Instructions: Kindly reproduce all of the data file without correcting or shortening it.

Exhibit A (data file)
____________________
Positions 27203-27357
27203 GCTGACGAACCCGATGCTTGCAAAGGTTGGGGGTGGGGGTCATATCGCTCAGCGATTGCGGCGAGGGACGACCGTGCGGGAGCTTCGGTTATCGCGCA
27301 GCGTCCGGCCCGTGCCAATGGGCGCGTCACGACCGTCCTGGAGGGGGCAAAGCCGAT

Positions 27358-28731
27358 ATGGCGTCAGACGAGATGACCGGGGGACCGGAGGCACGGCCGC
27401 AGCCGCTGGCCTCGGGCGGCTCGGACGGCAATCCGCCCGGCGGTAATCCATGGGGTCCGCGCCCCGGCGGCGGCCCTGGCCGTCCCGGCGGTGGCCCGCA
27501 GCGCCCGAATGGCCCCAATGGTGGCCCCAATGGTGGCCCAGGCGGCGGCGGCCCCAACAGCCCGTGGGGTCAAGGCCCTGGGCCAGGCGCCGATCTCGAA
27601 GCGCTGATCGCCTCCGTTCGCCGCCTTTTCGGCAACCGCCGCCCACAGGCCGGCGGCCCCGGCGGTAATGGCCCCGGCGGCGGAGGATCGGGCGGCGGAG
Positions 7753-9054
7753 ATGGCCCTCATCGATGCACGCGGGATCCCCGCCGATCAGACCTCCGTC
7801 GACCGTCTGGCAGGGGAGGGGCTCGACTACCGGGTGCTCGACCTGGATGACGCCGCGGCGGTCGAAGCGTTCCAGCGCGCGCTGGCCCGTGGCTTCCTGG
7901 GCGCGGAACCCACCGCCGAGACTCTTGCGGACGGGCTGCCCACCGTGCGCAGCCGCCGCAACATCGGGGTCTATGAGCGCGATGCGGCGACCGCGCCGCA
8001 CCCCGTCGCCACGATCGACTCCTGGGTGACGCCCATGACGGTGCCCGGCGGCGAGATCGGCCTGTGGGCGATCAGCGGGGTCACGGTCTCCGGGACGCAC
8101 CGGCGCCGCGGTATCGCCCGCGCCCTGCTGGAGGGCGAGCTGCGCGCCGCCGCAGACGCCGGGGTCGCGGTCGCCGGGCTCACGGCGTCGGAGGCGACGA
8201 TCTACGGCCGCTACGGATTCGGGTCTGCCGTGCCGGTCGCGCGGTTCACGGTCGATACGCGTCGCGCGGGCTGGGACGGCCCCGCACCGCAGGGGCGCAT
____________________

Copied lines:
Positions 27203-27357
27203 GCTGACGAACCCGATGCTTGCAAAGGTTGGGGGTGGGGGTCATATCGCTCAGCGATTGCGGCGAGGGACGACCGTGCGGGAGCTTCGGTTATCGCGCA
27301 GCGTCCGGCCCGTGCCAATGGGCGCGTCACGACCGTCCTGGAGGGGGCAAAGCCGAT

Positions 27358-28731
27358 ATGGCGTCAGACGAGATGACCGGGGGACCGGAGGCACGGCCGC
27401 AGCCGCTGGCCTCGGGCGGCTCGGACGGCAATCCGCCCGGCGGTAATCCATGGGGTCCGCGCCCCGGCGGCGGCCCTGGCCGTCCCGGCGGTGGCCCGCA
27501 GCGCCCGAATGGCCCCAATGGTGGCCCCAATGGTGGCCCAGGCGGCGGCGGCCCCAACAGCCCGTGGGGTCAAGGCCCTGGGCCAGGCGCCGATCTCGAA
27601 GCGCTGATCGCCTCCGTTCGCCGCCTTTTCGGCAACCGCCGCCCACAGGCCGGCGGCCCCGGCGGTAATGGCCCCGGCGGCGGAGGATCGGGCGGCGGAG
Positions 7753-9054
7753 ATGGCCCTCATCGATGCACGCGGGATCCCCGCCGATCAGACCTCCGTC
7801 GACCGTCTGGCAGGGGAGGGGCTCGACTACCGGGTGCTCGACCTGGATGACGCCGCGGCGGTCGAAGCGTTCCAGCGCGCGCTGGCCCGTGGCTTCCTGG
7901 GCGCGGAACCCACCGCCGAGACTCTTGCGGACGGGCTGCCCACCGTGCGCAGCCGCCGCAACATCGGGGTCTATGAGCGCGATGCGGCGACCGCGCCGCA
8001 CCCCGTCGCCACGATCGACTCCTGGGTGACGCCCATGACGGTGCCCGGCGGCGAGATCGGCCTGTGGGCGATCAGCGGGGTCACGGTCTCCGGGACGCAC
8101 CGGCGCCGCGGTATCGCCCGCGCCCTGCTGGAGGGCGAGCTGCGCGCCGCCGCAGACGCCGGGGTCGCGGTCGCCGGGCTCACGGCGTCGGAGGCGACGA
8201 TCTACGGCCGCTACGGATTCGGGTCTGCCGTGCCGGTCGCGCGGTTCACGGTCGATACGCGTCGCGCGGGCTGGGACGGCCCCGCACCGCAGGGGCGCAT